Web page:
The recipe calls for shelling and deveining the shrimp, but I bought frozen ones that were already shelled and deveined at Wellington Wholesale Seafood, in Hintonburg at 1105 Wellington St. W., where the owner was kind enough to count out and sell me exactly the number I needed. It saved a picky step and I doubt much flavour was lost by not having the shells in the poaching liquid.

The recipe comes from Vancouver chef Mary Mackay in The Girls Who Dish! cookbook. Mackay says “despite my culinary training, I still like to serve this with store-bought cocktail sauce.” If you want to go slightly more gourmet, and more local, get Lowertown Canning Company’s Cocktail sauce, made with local tomatoes and fresh shaved locally grown horseradish, for $7 at Lapointe Fish, 46 ByWard Market.

11875601.JPG

Items for Laura Robin’s column: Prawntini (Julie Oliver / Ottawa Citizen)

Prawn-tinis | Makes: 4 servings | Preparation time: about 30 minutes

20 tiger prawns
1 stalk lemongrass
4 1/4 cups (about 1 L) water
5 whole peppercorns, crushed
5 garlic cloves, smashed
1 tsp (5 mL) salt
8 green olives, stuffed with pimento
1/4 cup (60 mL) seafood cocktail sauce
2 tbsp (30 mL) prepared mayonnaise
2 cups (500 mL) mixed baby lettuces
Half a lemon, cut into 4 wedges

1. Remove the shells from the tiger prawns, leaving the tails intact. Place the shells in a medium saucepan. De-vein the prawns and set aside.
2. Cut 6 inches (15 cm) off the top of the lemongrass stalk and set aside. Chop the remaining lemongrass into 1/2-inch (1.2-cm) pieces. Add the lemongrass, water, peppercorns, garlic cloves and salt to the pan with the prawn shells and bring to a boil over medium-high heat. Let cool to room temperature. Strain the stock through a fine sieve.
3. Return the liquid to the pot and bring to a boil. Stir the prawns and remove from the heat. Let the prawns poach for 30 seconds, until pink. Remove the prawns from the stock and cool to room temperature.
4. Make a hole in each olive with a toothpick or bamboo skewer. Separate the reserved stalk of lemongrass into 4 skewers and slide 2 green olives onto each.
5. In a small bowl, stir together the cocktail sauce and mayonnaise.
6. To assemble, line 4 martini glasses with the mixed baby lettuces and top with a dollop of cocktail mayonnaise. Place 5 prawns, evenly spaced, head first into the cocktail mayonnaise, leaving their tails hanging over the edge of the glass. Place a lemongrass skewer of olives in the middle of the glass, leaning to one side, and garnish with a lemon wedge.

(Source: http://ottawacitizen.com)

Easy Valentine’s Day recipe: Heart-Shaped Savoury Bruschetta

Published Wednesday, Feb 11 2015, 17:35 GMT  |  By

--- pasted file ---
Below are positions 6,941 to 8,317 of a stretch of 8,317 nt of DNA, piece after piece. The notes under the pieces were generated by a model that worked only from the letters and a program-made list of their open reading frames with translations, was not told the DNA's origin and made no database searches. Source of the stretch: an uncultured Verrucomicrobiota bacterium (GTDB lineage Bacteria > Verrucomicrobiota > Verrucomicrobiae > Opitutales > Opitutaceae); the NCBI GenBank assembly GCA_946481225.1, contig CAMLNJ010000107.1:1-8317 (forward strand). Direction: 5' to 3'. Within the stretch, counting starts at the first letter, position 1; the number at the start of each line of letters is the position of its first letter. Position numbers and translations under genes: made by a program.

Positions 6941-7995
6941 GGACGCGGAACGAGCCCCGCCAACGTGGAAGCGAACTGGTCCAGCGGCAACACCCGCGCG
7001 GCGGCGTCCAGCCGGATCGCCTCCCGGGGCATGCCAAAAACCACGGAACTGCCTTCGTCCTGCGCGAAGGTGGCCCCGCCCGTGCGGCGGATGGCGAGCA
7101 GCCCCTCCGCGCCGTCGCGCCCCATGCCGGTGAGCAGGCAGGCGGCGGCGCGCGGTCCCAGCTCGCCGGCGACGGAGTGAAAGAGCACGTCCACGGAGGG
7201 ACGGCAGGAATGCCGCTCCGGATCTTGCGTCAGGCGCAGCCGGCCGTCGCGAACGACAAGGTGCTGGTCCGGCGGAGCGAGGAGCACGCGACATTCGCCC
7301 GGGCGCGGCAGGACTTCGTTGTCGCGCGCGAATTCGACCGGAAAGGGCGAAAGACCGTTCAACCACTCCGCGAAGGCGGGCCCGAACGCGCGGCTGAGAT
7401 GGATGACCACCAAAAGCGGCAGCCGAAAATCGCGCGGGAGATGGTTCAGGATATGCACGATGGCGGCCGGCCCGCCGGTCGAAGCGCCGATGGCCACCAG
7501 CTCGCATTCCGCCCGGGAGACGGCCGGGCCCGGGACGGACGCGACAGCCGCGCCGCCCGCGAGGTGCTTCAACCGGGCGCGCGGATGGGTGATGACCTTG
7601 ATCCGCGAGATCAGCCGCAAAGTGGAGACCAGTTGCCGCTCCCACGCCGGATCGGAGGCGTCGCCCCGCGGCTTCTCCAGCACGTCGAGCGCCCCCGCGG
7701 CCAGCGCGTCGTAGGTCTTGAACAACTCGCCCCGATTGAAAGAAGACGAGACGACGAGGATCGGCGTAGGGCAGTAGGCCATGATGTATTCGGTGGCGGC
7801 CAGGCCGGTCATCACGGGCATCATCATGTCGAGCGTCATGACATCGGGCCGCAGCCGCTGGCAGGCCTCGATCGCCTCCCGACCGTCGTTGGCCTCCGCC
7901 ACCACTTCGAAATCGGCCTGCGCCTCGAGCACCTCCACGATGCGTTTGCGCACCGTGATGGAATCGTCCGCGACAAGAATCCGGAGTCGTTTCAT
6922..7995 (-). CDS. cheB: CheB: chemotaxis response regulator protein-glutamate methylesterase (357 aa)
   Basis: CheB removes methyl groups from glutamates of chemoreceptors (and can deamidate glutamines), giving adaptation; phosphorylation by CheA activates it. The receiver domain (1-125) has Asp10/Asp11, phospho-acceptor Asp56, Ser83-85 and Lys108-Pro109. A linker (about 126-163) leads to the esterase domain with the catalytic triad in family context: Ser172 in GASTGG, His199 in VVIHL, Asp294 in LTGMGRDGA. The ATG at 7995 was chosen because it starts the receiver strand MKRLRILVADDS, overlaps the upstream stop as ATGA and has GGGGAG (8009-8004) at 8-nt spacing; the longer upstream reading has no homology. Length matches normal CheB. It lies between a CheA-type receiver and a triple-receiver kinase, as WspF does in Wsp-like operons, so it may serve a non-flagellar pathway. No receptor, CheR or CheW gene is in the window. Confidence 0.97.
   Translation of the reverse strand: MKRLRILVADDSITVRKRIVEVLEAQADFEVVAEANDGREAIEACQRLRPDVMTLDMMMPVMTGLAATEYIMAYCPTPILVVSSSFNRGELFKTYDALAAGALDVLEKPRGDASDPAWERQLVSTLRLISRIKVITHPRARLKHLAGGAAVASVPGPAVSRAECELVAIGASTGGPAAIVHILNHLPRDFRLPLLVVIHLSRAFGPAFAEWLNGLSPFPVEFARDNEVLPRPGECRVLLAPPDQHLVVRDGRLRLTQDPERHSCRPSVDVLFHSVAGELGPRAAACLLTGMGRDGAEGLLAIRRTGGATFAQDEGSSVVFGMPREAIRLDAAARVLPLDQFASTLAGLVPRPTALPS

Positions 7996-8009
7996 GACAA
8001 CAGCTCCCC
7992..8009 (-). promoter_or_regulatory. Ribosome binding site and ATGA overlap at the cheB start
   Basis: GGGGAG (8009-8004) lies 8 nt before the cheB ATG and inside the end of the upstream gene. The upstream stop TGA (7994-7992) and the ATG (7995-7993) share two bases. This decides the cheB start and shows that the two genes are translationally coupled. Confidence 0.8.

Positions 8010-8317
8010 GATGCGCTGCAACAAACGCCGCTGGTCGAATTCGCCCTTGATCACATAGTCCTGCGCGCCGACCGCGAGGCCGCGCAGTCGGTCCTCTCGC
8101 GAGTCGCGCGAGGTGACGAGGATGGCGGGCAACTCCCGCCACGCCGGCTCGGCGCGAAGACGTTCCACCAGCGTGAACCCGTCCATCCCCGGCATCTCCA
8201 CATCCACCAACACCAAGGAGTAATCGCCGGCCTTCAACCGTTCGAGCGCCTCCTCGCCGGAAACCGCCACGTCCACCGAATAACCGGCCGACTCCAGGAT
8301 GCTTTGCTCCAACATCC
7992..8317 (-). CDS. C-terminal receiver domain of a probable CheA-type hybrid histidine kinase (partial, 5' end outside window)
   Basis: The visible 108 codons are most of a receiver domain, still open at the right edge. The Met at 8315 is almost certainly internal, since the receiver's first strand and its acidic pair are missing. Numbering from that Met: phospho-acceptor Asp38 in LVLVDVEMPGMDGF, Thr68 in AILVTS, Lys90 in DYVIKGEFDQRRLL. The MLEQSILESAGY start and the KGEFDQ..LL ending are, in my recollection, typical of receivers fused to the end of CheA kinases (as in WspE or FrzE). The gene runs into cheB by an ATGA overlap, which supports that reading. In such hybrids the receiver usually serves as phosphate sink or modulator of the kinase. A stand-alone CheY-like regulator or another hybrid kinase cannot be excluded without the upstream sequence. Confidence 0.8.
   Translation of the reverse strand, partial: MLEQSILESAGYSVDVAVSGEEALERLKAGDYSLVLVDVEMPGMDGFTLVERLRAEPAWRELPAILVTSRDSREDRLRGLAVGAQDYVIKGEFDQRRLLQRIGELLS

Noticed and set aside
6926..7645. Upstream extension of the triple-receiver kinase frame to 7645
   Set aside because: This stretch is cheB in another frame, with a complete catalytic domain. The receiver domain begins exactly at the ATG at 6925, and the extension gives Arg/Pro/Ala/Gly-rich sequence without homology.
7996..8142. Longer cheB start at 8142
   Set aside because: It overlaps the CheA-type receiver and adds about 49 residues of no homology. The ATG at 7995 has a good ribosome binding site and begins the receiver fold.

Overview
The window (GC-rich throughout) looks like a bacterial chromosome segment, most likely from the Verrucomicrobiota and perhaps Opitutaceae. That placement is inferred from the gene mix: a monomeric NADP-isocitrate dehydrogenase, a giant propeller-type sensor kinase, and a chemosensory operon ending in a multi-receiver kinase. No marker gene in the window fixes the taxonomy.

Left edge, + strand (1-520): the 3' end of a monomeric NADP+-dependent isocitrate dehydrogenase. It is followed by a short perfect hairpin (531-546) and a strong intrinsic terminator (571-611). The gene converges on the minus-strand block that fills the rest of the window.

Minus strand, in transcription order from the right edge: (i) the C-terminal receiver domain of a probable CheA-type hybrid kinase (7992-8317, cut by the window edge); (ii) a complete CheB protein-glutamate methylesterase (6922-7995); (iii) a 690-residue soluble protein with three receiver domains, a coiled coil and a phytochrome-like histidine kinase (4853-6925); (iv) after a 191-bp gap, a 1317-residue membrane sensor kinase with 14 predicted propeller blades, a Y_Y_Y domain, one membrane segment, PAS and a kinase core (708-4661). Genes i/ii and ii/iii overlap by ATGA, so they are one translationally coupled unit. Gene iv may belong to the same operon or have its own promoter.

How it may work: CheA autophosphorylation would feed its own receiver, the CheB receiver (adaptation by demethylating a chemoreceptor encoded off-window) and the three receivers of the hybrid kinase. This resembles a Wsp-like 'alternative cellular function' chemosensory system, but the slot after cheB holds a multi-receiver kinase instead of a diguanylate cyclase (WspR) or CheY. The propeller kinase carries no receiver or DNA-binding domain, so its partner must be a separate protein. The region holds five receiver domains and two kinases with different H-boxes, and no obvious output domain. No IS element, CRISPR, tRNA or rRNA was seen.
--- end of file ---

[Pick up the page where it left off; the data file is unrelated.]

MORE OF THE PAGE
Whether you’re taken and want to spoil your loved one, or fancy hosting a Valentine’s get together for your besties, these cute heart-shaped bruschettas are perfect for the occasion.

This super speedy method involves cutting bread into heart shapes, which are grilled in the oven before being topped with a yummy blend of tomatoes, cheese and olives. Fresh and packed with favour, these savoury treats will go down a storm with those special people in your life.

Valentine's bruschetta

© Primula

Ingredients

  • Slices of thick white or brown bread
  • 80g Primula Cheese with chives
  • 1 garlic clove
  • 300g fresh plum tomatoes
  • 2 Spring onions – peeled and finely sliced
  • 50g black olives – finely chopped
  • 1 tablespoon fresh basil – finely chopped
  • Salt & black pepper
  • 1 Tablespoon extra-virgin olive oil
  • Garnish : fresh basil leaves

Method

1 Cut the bread into 12 heart shaped slices.
2 Brush one side of each heart with the olive oil and place oiled side up under a preheated hot grill until golden brown. Allow to cool.
3 In the meantime, skin the plum tomatoes by cutting a small cross in the base of each tomato and place them into a bowl. Pour boiling water over the tomatoes to cover them and leave to blanch for 1 minute. Using a slotted spoon take the tomatoes out of the hot water, allow to cool. When cool enough to handle, gently peel off the tomato skins.
4 Cut out the stem base and cut into quarters, squeeze out the juice and the seeds and chop the tomatoes into ¼” dice. Drain on kitchen paper.
5 Place the chopped tomatoes, chopped olives, sliced spring onions and chopped Basil into a mixing bowl and season well.
6 Cut the garlic clove in half and rub garlic on to each slice of toasted baguette, then pipe each slice with the cheese around the edge of the bread. Lay the slices on to a serving dish.
7 Spoon the tomato mixture on to the slices and garnish with extra Basil leaves.

(Source: http://www.reveal.co.uk)

When life gives you onions, no need to cry